It was just lovely. I thought that we may have to build a set because I had such a strong vision of what the house will look like, I really didn’t think it was likely that we’d find anything which was anything like what I had in my head. The joy of coming across that house and realizing that it always existed, even though I’d never been there before, was a really magical experience and the lady who owned that house doesn’t usually let people film inside it, but when she read the script, she felt so much like this was the house in the movie that she couldn’t possibly say no, so we were very lucky. [laughs]
In another interview, you mentioned that the World War II period didn’t come in until you needed a reason for Frank to stay with Alice – how attached to the times were you?
I don’t like to write with too much of a plan because I feel like the best work happens when you can feel your way through it. I feel like if I plan out too much in advance, it can be reductive — if I could plan this whole story as two or three pages in a treatment, then I don’t think it would ever really surprise the audience. What I need to do as a writer and the bit I really enjoy is getting into the voice of those characters and I do that by writing as them and the more I write, the more I get to know them and the more they can surprise me. The longer I spend with that, that’s where I get to know someone and their personality.
When you worked with Gemma Arterton and Gugu Mbatha-Raw before, did the knowledge of them as actors actually inform their characters?
I actually steered away from doing that. What I did know is they are truly capable, fantastic actresses that could do anything I threw at them, which was exciting and why I cast them. Of course, there’s the advantage we’re friends. Gemma and I became very, very close over the course of doing “Nell Gwynne” because we spent a lot of time together and worked out that we had the same sense of humor and actually Gugu and I have been extremely good friends for all of our adult life because we did our very first job together. So I knew what they could do, but I think there’s a danger in writing or rewriting for an actor because you tend to write what you know they can deliver because you’ve seen them do it before whereas [when you’ve got] exciting and talented actors like both of them are who can do anything, it’s much more exciting both for me and for them if they’re challenged to do something unexpected. I didn’t want to rewrite Alice to fit what Gemma would be naturally suited to play. Part of the appeal for her was playing far off her usual character type.
Was there anything that happened that you might not have anticipated, but it’s in the film and you really like about it now?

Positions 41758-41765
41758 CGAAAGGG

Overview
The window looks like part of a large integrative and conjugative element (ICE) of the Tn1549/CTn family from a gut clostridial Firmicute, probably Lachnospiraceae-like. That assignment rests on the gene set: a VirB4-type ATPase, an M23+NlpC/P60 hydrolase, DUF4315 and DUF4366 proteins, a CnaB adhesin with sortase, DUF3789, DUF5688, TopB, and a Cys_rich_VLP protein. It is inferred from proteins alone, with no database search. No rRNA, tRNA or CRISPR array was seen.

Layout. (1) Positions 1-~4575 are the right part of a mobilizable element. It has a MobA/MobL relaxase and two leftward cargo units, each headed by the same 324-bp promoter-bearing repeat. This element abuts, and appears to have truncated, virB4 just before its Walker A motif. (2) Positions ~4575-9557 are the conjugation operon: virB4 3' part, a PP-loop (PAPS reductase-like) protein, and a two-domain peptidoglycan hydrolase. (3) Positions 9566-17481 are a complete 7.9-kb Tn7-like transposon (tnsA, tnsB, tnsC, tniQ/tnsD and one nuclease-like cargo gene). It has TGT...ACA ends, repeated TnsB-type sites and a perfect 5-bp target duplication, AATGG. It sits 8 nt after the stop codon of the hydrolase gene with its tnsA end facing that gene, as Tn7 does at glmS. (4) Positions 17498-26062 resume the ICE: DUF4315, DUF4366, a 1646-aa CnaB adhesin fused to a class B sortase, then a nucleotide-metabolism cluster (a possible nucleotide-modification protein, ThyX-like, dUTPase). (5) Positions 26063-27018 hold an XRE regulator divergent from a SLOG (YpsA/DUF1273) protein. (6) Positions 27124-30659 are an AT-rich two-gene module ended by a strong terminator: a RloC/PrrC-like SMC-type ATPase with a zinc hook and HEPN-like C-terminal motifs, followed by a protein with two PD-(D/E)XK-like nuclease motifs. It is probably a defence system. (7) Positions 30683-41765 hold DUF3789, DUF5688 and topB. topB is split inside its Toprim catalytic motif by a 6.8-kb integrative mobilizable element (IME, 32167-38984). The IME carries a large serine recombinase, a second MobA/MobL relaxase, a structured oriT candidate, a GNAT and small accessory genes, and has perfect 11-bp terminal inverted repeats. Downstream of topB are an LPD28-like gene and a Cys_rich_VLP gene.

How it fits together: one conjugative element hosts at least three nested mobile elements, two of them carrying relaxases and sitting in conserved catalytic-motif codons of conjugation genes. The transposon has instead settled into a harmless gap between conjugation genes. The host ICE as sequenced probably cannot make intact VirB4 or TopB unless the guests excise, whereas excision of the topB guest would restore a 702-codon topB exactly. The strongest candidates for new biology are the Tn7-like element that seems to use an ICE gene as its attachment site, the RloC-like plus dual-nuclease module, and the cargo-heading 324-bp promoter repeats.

You can never anticipate what it’s going to be because until you’re there and you’re collaborating with the specific team. There’s so many changeable elements whether that’s the weather or how a scene plays out or a little moment that you hadn’t expected to capture. I like to be as spontaneous as possible and to be playful and try to get options so in the edit you can have choices. I’m not a director who has one specific idea of how I want a scene to play out and I make it my mission to shoot that as it was in my head because I think the wonderful thing about working with actors is that you don’t quite know what they’re going to do. Quite often they bring something to the table that you didn’t see in advance or even if it’s a nuance of just how a line plays out, it might have resonance that you didn’t expect, so I like to be receptive to that.
One of the aspects of this I loved so much was how the costumes told a story, particularly with Alice and her coat and how the color green appears throughout. What was it like to figure out that progression?
That’s so much fun and working with a great costume designer like Claire Finlay, for example, it’s a really enjoyable part of telling a story because I’m not only telling the story of somebody’s personality but you’re often making connections in the story that are meant to illuminate something. For example, the fact that Frank loves yellow and there’s lots of hints of yellow in the things that he brings with him, whether that’s a handkerchief or the lining of his suitcase or the fact that he has a hat made for him, anyone who watches the film several times will hopefully spot that there are little tiny hints in the connection between him [and] his mother.
When it’s your first feature, was it what you thought it would be, was it different?
It was the most satisfying thing I’ve ever done. I absolutely loved it and cannot wait to get back on set and make another movie. It’s a steep learning curve, absolutely, and there’s daily challenges, but I’m not one to shy away from that. I get bored easily. I don’t like things to be too easy. I always like to be learning something, so it was a real privilege to work with that team and it was a real pleasure making the movie.